To give you a sense of the density in the production of this episode, check out this screenshot, which captures the sound effects, voices, and ambient beds for a two minute sequence that introduces the dinosaur:  


MAKING STORYTELLING VISIBLE

If the Story Chef series seems like a bit of high wire act (and it is), it’s because that’s what storytelling is; it carries an inherent riskiness—the risk of creative iteration, of taking a chance and coming up with a story—and that's what we’re trying to explore in this freewheeling segment.

Of course, we’re having a whole lot of fun coming up with these stories, but that doesn’t mean it can’t be educational. In fact, from the very start, we’ve hoped that the Story Chef segment would be able to encourage young storytellers in the process of entertaining them, through the act of modelling the storytelling process. Admittedly, that’s a bit of a mouthful, so let me explain...

The idea is that by constructing a story, almost arbitrarily, using listener submitted ingredients, and by including a “prep” (brainstorm) montage in advance of the story’s performance, we hope to model the way in which storytelling is a process of thinking and give a glimpse into the creative work which results in a story. We want to show that stories, even seemingly spontaneous ones, require thinking, planning, and iteration.

In the editing of Story Chef, we chose to keep some of the asides and questions we’d had along the way for the very same reason: if we offer a peek behind the storytelling curtain, as it were, we make some of the thinking that goes into storytelling visible—all of which usually happens in the background, especially in the polished kids stories that we find in the mainstream.

To this end, even in our scripted second edition of Story Chef, we added asides and tried to retain the sense of discovery that characterized our own process in creating a story out of wild and incongruous ingredients.

Now, we could go even further with this, offering a fully improvised Story Chef, stutters, digressions, and all. We could forgo the sound design, and drop the wacky voices. But, instead, we’re hoping we can find a middle ground that offers the immersion kids expect from a story, while also retaining  the sense that the story has been constructed and that storytelling is part of a thinking process.

Our hope is that our listeners, too, might feel more inclined to construct a story or participate in the storytelling process after seeing it modelled in this way.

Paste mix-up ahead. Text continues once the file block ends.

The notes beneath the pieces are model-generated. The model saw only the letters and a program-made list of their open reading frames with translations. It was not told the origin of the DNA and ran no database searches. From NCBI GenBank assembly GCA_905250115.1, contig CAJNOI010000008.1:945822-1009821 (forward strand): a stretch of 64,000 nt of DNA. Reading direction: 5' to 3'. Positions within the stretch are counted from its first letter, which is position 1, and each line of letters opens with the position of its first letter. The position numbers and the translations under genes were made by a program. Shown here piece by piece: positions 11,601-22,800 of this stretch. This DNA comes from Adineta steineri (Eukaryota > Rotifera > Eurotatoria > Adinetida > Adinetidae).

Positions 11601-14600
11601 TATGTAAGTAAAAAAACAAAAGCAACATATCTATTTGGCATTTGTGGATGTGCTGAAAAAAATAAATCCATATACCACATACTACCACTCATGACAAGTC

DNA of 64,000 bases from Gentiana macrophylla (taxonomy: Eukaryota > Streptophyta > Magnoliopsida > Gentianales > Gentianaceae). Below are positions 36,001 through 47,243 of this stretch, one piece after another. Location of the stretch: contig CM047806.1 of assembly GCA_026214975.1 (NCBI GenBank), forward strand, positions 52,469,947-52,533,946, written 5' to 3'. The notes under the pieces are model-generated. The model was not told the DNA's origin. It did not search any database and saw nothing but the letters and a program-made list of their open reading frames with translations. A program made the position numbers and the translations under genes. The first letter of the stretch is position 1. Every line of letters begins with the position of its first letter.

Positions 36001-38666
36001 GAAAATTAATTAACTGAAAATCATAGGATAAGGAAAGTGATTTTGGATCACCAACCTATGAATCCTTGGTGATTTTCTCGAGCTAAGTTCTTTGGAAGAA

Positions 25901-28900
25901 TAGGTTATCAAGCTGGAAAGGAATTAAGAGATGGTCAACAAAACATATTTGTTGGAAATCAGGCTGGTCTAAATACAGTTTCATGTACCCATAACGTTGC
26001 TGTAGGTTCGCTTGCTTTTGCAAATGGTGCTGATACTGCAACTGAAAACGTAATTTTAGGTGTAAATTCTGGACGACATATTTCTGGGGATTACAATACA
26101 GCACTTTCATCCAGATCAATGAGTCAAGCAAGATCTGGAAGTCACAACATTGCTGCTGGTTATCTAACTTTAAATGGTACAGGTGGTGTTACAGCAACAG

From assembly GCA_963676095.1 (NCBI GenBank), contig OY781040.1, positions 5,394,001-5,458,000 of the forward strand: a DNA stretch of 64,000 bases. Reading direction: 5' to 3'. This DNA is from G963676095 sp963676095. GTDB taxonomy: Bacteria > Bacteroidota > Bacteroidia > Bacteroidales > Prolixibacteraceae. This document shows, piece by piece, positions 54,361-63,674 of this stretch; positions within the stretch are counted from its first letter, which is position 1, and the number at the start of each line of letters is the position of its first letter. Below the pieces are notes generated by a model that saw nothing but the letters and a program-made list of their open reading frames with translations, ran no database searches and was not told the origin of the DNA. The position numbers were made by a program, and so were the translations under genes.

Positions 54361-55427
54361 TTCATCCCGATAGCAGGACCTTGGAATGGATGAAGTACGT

PROJECT ZERO AND MAKING THINKING VISIBLE

Our pedagogical inspiration for Story Chef comes via Project Zero, an initiative from the Harvard Graduate School of Education that promotes active, independent, and engaged learning environments.

project zero.jpeg

I highly recommend their website and their book Making Thinking Visible—both are great resources for educators (and, as it turns out, kids podcasters too!)

making thinking visible.jpg

Story Chef was partly inspired by the host of classroom activities outlined in Making Thinking Visible, but we needed to adapt the concepts of engagement and interaction from the two-way interactivity of a classroom setting to the confines of a prerecorded audio program.


EARLY RETURNS: STORY CHEF JR.

We weren’t sure if any of this would work—and I’m sure we can improve on things—but some recent feedback we received suggests that it’s already having an effect.

An old friend of mine, whose 6 year old is a big fan of Story Chef, mentioned that he’s noticed a change in how his daughter has been responding to her bedtime stories. While in the past she’d been happy to just listen, lately she’s been taking a more active role, suggesting they come up with their own stories, together, from scratch.

My friend thinks this is the result of Story Chef, and, maybe he’s just being generous, but if that’s true, if our little segment has played a role in encouraging one little storyteller out there to join in on the fun, then it’s all been worth it.


INTRODUCING:  STORY CHEF - TAKE OUT EDITION!

Bolstered by this feedback, we’ve decided to drop everything and put out a special bonus activity—Story Chef: Take Out Edition—which allows our listeners an even bigger role in the storytelling process.

In Story Chef: Take Out Edition, we provide a selection of ingredients that we found kicking around the Podikins Pantry and we ask our listeners to see if they can come up with their own stories.

We’re hoping that this will be a fun activity for the whole family, which will take the activity that we’ve modelled but will enrol our listeners more directly in the storytelling process. We hope you like it and we hope it gets you cooking!

- James